March 17, 2023 at 8:58 amFAQParticipant
On Linux, there is a debugger named ddd available. The following steps should be performed for debugging your own code: 1) Set current version of development debug solver as system environment variables – setenv SOLVER /otthome1/develop/Projects/CFX-11.0_SP1-build/bin/linux-amd64_debug/gnufort/solver-pvm.exe – setenv CFX_DATA_DIR ~develop/Projects/CFX-11.0_SP1-build/etc 2) Compile your own code with the option – cfx5mkext -name xxx *.F -g -Wimplicit 3) In the lib directory, e.g. linux-amd64, create a subfolder named gnufort; in that subfolder, create symbolic links of all libs that are in the above lib directory – ln -s ../libptm_injection.so . (The debugger’s standard search path for libs is in this subfolder gnufort) 4) In the cfx launch directory, let cfx5solve create a working directory starting the standard solver with option -norun: – cfx5solve -def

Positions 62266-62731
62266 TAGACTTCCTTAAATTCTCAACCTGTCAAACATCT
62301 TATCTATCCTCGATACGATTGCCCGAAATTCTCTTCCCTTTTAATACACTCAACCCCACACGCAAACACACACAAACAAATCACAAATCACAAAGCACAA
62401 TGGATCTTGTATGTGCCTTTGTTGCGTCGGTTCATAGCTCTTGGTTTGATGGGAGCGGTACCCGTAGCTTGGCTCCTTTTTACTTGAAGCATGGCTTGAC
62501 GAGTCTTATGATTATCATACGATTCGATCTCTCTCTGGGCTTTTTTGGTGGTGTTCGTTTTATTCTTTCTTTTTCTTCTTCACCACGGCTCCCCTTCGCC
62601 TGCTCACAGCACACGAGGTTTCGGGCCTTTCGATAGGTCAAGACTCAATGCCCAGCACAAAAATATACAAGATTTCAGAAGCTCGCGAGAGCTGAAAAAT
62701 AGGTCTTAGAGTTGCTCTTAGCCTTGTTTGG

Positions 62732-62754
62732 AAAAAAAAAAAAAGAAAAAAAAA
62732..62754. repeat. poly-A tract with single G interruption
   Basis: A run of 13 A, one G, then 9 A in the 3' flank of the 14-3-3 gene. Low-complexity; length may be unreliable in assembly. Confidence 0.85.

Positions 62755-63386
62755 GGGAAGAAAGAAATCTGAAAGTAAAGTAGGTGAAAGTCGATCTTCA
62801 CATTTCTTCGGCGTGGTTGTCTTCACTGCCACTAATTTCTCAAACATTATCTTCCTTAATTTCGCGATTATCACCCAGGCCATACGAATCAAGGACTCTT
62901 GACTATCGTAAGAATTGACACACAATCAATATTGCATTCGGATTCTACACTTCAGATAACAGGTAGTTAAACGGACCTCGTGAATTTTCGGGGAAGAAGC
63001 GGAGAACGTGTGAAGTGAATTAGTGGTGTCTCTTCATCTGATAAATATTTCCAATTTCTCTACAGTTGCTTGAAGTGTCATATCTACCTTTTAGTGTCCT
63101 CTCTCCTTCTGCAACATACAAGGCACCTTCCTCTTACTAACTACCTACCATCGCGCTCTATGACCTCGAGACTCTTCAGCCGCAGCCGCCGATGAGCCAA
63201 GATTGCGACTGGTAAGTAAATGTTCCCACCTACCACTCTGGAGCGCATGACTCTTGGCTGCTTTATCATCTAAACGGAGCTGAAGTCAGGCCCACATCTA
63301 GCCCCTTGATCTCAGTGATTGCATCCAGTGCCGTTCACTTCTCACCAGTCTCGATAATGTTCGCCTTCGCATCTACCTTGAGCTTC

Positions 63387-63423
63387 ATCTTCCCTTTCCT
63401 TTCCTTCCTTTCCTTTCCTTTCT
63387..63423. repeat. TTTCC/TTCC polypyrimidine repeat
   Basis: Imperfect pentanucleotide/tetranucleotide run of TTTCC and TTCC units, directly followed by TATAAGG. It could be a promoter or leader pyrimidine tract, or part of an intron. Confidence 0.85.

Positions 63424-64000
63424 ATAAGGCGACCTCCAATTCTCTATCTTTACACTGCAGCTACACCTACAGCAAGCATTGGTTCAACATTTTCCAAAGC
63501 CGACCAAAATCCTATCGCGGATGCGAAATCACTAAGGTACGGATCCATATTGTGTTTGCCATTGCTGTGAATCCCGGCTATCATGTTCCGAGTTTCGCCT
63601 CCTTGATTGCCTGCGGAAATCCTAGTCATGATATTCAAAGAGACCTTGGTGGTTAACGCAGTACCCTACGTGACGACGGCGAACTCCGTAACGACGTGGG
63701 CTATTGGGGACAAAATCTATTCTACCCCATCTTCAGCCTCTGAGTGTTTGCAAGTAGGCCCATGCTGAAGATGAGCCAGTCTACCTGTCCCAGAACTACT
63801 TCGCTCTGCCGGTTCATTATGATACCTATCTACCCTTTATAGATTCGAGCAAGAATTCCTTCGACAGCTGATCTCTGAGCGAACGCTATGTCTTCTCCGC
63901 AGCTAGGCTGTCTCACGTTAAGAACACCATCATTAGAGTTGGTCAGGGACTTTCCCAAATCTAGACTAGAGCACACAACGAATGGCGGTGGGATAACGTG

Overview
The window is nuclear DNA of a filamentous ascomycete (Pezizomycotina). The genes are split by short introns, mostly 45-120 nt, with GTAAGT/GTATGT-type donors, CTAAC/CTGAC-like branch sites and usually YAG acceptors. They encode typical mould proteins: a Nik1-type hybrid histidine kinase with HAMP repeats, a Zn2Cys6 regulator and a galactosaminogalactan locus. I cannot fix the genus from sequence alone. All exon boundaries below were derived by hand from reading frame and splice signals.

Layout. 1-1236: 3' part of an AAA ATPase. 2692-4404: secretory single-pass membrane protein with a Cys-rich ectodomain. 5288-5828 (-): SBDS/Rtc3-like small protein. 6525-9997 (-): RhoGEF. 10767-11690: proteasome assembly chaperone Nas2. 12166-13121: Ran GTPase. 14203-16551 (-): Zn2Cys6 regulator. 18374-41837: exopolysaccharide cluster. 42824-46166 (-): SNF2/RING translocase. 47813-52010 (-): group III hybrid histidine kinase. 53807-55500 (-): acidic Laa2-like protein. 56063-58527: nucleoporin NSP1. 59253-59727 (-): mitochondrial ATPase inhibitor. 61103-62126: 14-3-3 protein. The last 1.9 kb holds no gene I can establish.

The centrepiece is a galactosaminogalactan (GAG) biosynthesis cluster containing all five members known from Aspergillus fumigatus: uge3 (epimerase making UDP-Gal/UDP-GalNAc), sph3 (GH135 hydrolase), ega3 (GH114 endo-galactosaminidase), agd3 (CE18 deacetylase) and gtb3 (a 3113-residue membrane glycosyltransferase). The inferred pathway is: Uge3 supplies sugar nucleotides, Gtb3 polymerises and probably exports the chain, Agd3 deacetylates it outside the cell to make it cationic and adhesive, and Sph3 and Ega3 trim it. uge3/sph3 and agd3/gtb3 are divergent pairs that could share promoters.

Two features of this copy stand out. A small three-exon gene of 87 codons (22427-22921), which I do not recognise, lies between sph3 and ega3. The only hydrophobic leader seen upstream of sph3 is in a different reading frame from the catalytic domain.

.def -norun 5) Change to this working directory *.dir, start the debugger there: – ddd -gdb $SOLVER & The DDD console is started. Upper window: Current code that is run by the solver. Lower window: Input console 6) In the DDD input console, set a breakpoint when the libs are read by the solver: – b cfxdlrun_ Let the debug solver run up to this breakpoint: – run 7) In the header line of DDD, enter the name of the respective lib you want to debug, e.g.: – ptm_injection__ -> The source code appears in the DDD code window. There you can have the solver run single program code lines, check values of variables, set further breakpoints and thus debug your code. Right mouse click is always helpful in DDD, or just enter in the DDD input window – call help() The following naming conventions have to be obeyed when calling libs in the DDD header line: – If the name is without “_”, add a “_” at the end, e.g. routine: myroutine -> myroutine_ – If the name contains one or more “_”, add two “__” at the end, e.g. routine: my_routine -> my_routine__
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